Hopefully, this article provided you with some helpful suggestions for how to address a diagnosis of Major Depressive Disorder. You are valuable and created for a life of significance and purpose—a diagnosis does not change these truths. But, mental illness can affect your ability to engage with life fully. If you would like to pursue Christian psychotherapy or counseling to help you cope with your depression, the counselors at Seattle Christian Counseling would love to partner with you.
American Psychiatric Association. (2013). Diagnostic and statistical manual of mental disorders: DSM–5. Washington, D.C: American Psychiatric Association.
Blumenthal, J. A., Smith, P. J., & Hoffman, B. M. (2012). Is Exercise a Viable Treatment for Depression? ACSM’s Health & Fitness Journal, 16(4), 14–21. http://doi.org/10.1249/01.FIT.0000416000.09526.eb
Cuijpers, P., Sijbrandij, M., Koole, S. L., Andersson, G., Beekman, A. T., & Reynolds, C. F. (2014). Adding psychotherapy to antidepressant medication in depression and anxiety disorders: a meta-analysis. World Psychiatry, 13(1), 56–67. http://doi.org/10.1002/wps.20089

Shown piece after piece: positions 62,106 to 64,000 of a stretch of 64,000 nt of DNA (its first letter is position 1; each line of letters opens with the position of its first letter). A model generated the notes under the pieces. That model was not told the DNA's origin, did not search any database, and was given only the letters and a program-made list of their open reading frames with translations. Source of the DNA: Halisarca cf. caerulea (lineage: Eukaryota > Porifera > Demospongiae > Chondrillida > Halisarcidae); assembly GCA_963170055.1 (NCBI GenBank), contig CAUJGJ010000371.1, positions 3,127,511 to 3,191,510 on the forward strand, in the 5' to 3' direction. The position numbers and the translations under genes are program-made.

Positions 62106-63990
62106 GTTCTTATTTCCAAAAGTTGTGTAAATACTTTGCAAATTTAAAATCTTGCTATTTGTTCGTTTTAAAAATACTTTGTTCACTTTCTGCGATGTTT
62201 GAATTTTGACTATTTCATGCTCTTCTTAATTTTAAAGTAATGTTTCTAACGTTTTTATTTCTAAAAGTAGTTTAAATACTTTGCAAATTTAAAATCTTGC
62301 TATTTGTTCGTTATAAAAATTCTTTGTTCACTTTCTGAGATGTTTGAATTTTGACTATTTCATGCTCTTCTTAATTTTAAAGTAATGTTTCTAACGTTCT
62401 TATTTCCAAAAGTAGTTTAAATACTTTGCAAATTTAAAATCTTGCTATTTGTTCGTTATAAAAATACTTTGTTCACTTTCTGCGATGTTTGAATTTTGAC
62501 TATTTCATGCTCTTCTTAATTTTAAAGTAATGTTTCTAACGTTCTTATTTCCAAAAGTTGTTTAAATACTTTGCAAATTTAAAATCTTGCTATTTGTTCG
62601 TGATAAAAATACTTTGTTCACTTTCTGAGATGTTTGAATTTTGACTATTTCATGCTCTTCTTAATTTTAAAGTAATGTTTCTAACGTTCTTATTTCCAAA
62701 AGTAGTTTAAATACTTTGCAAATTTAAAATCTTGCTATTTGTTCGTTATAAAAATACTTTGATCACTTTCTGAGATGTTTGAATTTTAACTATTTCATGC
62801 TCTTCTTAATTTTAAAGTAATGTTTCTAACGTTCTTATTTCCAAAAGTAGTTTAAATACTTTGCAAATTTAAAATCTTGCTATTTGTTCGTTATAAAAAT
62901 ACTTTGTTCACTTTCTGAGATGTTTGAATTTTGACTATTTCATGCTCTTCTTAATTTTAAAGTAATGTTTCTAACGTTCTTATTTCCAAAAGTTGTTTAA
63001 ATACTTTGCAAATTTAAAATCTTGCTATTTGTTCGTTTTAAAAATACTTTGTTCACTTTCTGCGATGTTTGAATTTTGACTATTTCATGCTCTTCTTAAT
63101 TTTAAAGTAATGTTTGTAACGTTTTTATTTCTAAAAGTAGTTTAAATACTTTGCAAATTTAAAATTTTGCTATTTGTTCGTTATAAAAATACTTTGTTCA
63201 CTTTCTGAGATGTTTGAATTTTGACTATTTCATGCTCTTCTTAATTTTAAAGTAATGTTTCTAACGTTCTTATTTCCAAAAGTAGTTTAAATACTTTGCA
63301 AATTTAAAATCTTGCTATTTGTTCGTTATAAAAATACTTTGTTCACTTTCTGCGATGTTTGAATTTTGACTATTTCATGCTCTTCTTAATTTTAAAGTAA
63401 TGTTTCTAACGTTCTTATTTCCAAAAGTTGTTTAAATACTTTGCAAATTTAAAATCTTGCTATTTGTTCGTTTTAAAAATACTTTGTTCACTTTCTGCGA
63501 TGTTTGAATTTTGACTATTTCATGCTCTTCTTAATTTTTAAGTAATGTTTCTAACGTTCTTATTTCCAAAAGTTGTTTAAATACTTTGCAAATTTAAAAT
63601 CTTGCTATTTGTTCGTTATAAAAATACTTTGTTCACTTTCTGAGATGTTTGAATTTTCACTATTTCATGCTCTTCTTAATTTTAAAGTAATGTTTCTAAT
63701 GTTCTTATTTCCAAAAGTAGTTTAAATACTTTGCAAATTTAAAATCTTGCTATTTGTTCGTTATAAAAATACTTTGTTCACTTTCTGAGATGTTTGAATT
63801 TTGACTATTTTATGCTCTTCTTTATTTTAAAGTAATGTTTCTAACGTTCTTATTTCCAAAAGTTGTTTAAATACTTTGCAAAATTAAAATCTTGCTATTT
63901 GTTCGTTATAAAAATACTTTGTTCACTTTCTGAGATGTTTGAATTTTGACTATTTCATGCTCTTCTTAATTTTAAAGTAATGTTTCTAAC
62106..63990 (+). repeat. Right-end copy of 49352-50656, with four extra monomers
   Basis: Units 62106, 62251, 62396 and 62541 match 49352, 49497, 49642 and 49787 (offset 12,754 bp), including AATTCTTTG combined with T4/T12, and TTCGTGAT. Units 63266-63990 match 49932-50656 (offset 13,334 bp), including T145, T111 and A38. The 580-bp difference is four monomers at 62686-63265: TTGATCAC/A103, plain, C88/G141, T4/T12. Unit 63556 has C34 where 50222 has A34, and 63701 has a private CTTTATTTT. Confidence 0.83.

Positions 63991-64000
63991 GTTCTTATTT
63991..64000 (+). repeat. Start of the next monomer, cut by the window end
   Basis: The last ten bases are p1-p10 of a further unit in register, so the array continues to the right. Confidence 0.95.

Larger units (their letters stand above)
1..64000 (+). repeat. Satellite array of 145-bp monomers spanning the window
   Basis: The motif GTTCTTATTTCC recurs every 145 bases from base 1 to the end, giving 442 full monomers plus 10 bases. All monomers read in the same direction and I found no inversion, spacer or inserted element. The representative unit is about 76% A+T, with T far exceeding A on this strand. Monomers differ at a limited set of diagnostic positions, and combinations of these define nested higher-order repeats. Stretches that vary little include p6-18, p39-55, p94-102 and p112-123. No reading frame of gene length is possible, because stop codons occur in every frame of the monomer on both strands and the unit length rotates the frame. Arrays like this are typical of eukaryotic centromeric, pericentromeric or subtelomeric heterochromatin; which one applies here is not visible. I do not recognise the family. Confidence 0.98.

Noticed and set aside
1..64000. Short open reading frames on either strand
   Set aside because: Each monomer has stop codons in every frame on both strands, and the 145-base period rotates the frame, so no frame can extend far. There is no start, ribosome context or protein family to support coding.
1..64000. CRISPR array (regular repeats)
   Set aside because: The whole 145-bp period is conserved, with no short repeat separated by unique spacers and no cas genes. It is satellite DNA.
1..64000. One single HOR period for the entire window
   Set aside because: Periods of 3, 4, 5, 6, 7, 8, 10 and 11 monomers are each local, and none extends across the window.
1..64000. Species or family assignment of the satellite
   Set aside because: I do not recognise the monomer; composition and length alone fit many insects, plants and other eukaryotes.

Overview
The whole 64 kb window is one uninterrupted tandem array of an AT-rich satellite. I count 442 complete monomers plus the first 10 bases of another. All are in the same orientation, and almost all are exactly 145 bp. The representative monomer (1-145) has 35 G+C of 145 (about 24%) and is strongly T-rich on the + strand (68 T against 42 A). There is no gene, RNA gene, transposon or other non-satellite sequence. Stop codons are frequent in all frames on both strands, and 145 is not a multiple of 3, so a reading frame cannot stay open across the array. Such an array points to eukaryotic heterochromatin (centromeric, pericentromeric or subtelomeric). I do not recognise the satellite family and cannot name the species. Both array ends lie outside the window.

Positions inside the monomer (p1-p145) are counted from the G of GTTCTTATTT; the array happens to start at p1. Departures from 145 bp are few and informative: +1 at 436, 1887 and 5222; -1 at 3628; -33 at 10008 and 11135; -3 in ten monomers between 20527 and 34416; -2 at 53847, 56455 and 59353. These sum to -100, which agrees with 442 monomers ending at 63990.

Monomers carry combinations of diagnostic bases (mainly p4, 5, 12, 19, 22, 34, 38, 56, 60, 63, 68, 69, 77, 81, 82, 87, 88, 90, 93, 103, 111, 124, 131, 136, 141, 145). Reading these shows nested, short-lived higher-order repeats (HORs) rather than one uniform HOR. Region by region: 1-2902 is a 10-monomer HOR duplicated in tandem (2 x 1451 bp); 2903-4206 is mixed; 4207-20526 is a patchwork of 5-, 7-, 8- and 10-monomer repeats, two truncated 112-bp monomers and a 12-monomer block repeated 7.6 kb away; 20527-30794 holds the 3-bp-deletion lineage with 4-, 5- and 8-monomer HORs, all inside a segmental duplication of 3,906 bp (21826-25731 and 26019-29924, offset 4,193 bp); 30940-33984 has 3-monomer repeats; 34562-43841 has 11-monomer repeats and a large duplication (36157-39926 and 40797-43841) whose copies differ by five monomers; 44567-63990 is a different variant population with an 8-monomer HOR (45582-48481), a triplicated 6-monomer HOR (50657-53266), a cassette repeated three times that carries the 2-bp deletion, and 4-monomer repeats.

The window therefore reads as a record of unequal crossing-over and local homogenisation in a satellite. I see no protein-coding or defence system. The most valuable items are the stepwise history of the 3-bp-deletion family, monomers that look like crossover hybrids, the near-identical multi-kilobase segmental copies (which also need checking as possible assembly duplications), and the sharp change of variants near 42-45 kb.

National Institute of Mental Health. “Major Depression Among Adults.” https://www.nimh.nih.gov/health/statistics/prevalence/major-depression-among-adults.shtml. Recovered June 1, 2017.
National Institute of Mental Health. “Depression.” https://www.nimh.nih.gov/health/topics/depression/index.shtml#part_145399. Recovered June 1, 2017.
“Blue Sky,” courtesy of Pete, Flickr Creative Commons, Public Domain; “Scenery,” courtesy of Glacier NPS, Flickr Creative Commons, CC0 License; “Sun Peeking Through,” courtesy of Glacier NPS, Flickr Creative Commons, CC0 License; “Flower Field,” courtesy of Bureau of Land Management, Flickr Creative Commons, CC0 License